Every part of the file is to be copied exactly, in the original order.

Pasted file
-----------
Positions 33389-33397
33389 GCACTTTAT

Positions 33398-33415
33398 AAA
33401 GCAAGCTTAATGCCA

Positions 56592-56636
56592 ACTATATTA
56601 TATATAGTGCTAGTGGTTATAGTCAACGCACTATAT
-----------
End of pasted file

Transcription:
Positions 33389-33397
33389 GCACTTTAT

Positions 33398-33415
33398 AAA
33401 GCAAGCTTAATGCCA

Positions 56592-56636
56592 ACTATATTA
56601 TATATAGTGCTAGTGGTTATAGTCAACGCACTATAT